An hour later, Ashalata Debi said a ‘God bless you’ and disconnected the call. An ominous sense of foreboding sent a chill down her spine. But she wouldn’t give up at this stage. How could she let it go of those painstaking months of preparation and planning?!
The City of Joy woke up from its slumber. It was the time to flaunt Nari Shakti. The Goddess Durga with her children would pay a visit the earth.
It was a bright Ashtami morning. Kolkata was famous for this festivity, as clubs from every conceivable area fought to win coveted prizes in theme and originality. Not that The Goddess cared, as She eyed her devotees standing in serpentine queues and jostling with each other, just to catch a glimpse of Her. Alas, Her voice remained stifled inside the mould of clay, as the men revered Her as Maa, yet abused and molested the likes of Tumpa. But, on that Ashtami morning, The Goddess would witness something familiar – the defeat of Mahishasur.
Tumpa’s mother had just finished paying her obeisance to Maa Durga at a Baghbazar pandal. As soon as she turned back, she let out a gasp.
Ashalata Debi was standing in front of her, her beige jamdani with olive-green leaf motifs neatly pleated and pinned to her matching blouse. She seemed to have acquired a new pair of gold-rimmed glasses. Her hair was combed back tight and tied into a bun.
She brought her palms together and bowed to the Goddess in reverence.
“Mashima! It’s so nice to see you here!” Shankar Sanyal’s silky voice reverberated in the pandal amidst the sound of the dhaak and the ululating ladies.
SLAP!! The swarming crowd stopped dead in its track. The ladies let out an Oh Maa. Some of the men came near their beloved Shankar da, the president of the Puja Organizing Committee. And suddenly, the flashbulbs. Damn! The media. The villain of the hour kept mum. He knew he had to bide his time. His eyes roamed all over the place. The priest had stopped chanting and was looking at him, fear and bewilderment writ large on his face. Some passers-by had already started filming the tamasha.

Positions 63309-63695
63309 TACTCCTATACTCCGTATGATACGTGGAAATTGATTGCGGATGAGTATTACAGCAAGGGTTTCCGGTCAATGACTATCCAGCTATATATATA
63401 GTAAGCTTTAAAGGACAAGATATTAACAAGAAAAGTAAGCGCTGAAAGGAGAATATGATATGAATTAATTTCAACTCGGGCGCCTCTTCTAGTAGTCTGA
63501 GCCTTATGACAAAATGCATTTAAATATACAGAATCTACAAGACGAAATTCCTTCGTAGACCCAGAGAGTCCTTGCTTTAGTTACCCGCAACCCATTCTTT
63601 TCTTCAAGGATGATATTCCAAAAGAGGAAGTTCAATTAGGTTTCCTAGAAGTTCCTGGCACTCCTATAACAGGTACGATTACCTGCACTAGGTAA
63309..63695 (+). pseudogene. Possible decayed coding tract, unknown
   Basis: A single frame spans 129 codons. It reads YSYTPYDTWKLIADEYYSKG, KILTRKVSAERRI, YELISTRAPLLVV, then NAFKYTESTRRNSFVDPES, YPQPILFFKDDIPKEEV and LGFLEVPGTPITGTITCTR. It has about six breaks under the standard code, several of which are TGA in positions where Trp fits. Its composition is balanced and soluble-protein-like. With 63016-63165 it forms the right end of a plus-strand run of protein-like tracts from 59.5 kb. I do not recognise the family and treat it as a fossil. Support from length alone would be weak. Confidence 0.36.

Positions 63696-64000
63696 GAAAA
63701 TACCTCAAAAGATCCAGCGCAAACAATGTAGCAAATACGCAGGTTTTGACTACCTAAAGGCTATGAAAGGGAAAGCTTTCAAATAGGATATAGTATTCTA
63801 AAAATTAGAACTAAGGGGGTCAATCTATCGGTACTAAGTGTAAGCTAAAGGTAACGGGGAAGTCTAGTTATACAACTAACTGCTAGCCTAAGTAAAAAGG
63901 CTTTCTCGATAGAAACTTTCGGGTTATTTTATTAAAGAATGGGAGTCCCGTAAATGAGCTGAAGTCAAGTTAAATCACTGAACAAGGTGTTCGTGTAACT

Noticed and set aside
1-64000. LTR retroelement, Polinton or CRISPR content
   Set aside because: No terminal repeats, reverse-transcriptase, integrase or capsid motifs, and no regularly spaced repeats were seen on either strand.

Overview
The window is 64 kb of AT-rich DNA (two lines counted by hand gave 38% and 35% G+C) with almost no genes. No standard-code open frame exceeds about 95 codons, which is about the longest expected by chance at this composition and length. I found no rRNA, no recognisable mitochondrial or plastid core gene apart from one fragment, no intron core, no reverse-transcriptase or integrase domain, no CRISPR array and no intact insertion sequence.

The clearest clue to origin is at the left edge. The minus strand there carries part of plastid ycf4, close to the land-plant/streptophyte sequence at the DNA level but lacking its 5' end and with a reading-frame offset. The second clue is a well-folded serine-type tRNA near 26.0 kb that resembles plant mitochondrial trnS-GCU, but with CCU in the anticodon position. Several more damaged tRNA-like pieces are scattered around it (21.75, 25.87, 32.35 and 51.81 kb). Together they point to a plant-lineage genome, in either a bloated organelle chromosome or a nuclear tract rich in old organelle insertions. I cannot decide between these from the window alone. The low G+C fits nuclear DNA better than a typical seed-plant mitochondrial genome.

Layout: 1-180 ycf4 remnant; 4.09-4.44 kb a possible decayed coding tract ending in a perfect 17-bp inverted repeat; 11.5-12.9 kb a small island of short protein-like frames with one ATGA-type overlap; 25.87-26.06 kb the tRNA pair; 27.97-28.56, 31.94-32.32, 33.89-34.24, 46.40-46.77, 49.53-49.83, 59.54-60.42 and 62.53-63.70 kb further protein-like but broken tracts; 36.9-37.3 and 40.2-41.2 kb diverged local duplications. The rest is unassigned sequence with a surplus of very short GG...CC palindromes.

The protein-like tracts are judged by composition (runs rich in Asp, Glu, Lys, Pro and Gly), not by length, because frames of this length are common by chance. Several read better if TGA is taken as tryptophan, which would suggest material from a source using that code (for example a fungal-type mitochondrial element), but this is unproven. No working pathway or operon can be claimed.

And then Shankar Sanyal stumbled back. As he saw Puchua, Buchki, Rinky, Runa & other girls whose names eluded him at that moment.
The arrest of Sanyal on charges of pedophilia did make the headlines the next day, but it was Ashalata Debi who was the star. Her tireless pursuit in gathering support for her movement and her ability to pull the right strings in the form of her lawyer niece Devarati went viral in no time. However the lady shied away from the limelight.
The Goddess had smiled on that Durgashtami.
First published here.
Image source: a still from Bangla film Mukherjee Dar Bou and YouTube
I am an IT professional, lost in the monotonous world of Excel. So, I seek refuge in Word, pun intended.
I write for various literary platforms and have quite a few anthologies to my credit.
Women's Web is an open platform that publishes a diversity of views, individual posts do not necessarily represent the platform's views and opinions at all times.
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I huffed, puffed and panted up the hill, taking many rest breaks along the way. My calf muscles pained, my heart protested, and my breathing became heavy at one stage.
“Let’s turn back,” my husband remarked. We stood at the foot of Shravanbelagola – one of the most revered Jain pilgrimage centres. “We will not climb the hill,” he continued.